I started practicing mindfulness some time in 2014.
To be honest, I’m not entirely sure what got me into it. I know it must have come up at some point during me researching techniques to use with my clients in psychotherapy.
I have always been a proponent of practicing what I preach, so I figured I couldn’t just recommend meditation without trying it myself first.
So began my journey into guided meditations, mindfulness, and educating myself on the topic through books, courses, podcasts, blogs and more…
It has been a journey of ups and downs. Periods of practicing mindfulness daily, and stopping for a while. One thing that has been consistent is that my mental health and my anxiety have always been significantly better during the periods that I am practicing mindfulness regularly.
But before we get into the why, let’s talk about the what.
What Is Mindfulness?
Mindfulness is non-judgmental present moment awareness. It’s as simple (and as difficult) as that.
Let’s start with the non-judgmental piece. I don’t know about you, but I am constantly making judgments in my head. About myself, about the weather, about my thoughts, about the expectations I have for myself and the people close to me (I am very intentional about keeping judgment out of my therapy office).
Because you see, that’s what your mind does. You judge whether you like things or don’t like them and it’s so automatic you don’t even realize it. And often, you are the hardest on yourself.
Practicing becoming non-judgmental has changed my relationship with myself. It is a daily practice. It helps me be kind to myself, accept myself and others for exactly who we are, and have an open, more optimistic outlook.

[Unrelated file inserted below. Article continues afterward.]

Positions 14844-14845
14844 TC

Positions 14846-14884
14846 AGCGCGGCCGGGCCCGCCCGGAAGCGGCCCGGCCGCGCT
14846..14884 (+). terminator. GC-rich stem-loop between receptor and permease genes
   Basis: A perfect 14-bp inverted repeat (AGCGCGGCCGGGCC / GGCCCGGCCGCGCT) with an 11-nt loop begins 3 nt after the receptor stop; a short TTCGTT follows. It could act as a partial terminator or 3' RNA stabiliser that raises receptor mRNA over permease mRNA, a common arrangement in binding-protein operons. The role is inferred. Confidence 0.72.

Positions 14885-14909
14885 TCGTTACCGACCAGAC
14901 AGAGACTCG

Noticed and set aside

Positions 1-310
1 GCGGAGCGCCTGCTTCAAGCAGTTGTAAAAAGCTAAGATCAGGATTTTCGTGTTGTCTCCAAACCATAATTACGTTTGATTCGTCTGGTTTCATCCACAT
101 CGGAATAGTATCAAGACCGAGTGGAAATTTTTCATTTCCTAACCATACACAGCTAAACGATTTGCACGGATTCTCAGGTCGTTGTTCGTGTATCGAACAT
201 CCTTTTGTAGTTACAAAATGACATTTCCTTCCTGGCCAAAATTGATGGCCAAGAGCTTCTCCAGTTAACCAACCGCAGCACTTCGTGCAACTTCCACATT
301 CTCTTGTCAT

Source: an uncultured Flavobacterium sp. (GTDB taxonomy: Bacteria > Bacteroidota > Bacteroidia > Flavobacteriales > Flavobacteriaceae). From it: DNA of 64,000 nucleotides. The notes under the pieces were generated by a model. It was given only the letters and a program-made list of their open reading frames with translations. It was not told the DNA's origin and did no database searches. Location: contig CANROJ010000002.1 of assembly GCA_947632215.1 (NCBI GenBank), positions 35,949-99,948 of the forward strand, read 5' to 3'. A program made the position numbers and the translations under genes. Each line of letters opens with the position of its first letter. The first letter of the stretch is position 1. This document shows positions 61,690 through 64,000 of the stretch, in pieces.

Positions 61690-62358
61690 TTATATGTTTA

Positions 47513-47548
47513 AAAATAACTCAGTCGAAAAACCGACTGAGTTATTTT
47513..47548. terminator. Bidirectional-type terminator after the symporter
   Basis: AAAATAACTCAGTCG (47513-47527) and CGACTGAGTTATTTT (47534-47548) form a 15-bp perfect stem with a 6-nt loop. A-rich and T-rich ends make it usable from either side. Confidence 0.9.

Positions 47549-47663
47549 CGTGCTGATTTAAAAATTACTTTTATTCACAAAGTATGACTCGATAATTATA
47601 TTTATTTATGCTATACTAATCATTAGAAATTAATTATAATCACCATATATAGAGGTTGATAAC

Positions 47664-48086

Present moment awareness can be a challenge, especially nowadays. Things are constantly battling for your attention. Whether it is from social media, text messages, email, television, the inundation of the news… it is a never-ending barrage of other moment awareness.
These things take you out of the now.
Anytime your mind is in a moment other than right now, you are either living in the future or the past. Being in the present allows you to focus on the one and only thing you can influence: the now.
Anxiety is often associated with future-oriented thinking: the what if’s, and worst-case scenarios.
How To Practice Mindfulness And Reduce Anxiety
There are two types of mindfulness practices: formal and informal.
Formal mindfulness practices include an actual meditation. Where you spend time seated, lying down, or in any position that suits you, choose a focus, and practice being present and paying attention.
Guided meditations are a great place to start. My favorite meditation app is Insight Timer.
Informal mindfulness practices involve bringing present moment awareness with you throughout your day. Maybe you choose to bring mindful awareness to the time you spend brushing your teeth (how it feels, tastes, what you see, smell, and what thoughts come up), instead of spending the time rushing through it and thinking about what you’re going to eat for breakfast, what you have to do today, etc…
Back a few years ago I worked near one of my favorite parks. I used to spend my lunch break going on mindful walks, not listening to music or a podcast. Just me, paying attention to the physical sensations in my body, the sounds of the birds chirping, the smell of the fresh air, and the sights around me. Those were restorative moments that helped decrease my stress, anxiety, and increase my gratitude for the natural beauty around me.
How Has Mindfulness Helped My Anxiety?
Before I started meditating and practicing mindfulness, I felt helpless when it came to my anxiety and my emotions. I didn’t even understand how I could possibly stop these uncomfortable experiences, why I was so avoidant of certain things, and what caused me to overthink things so much.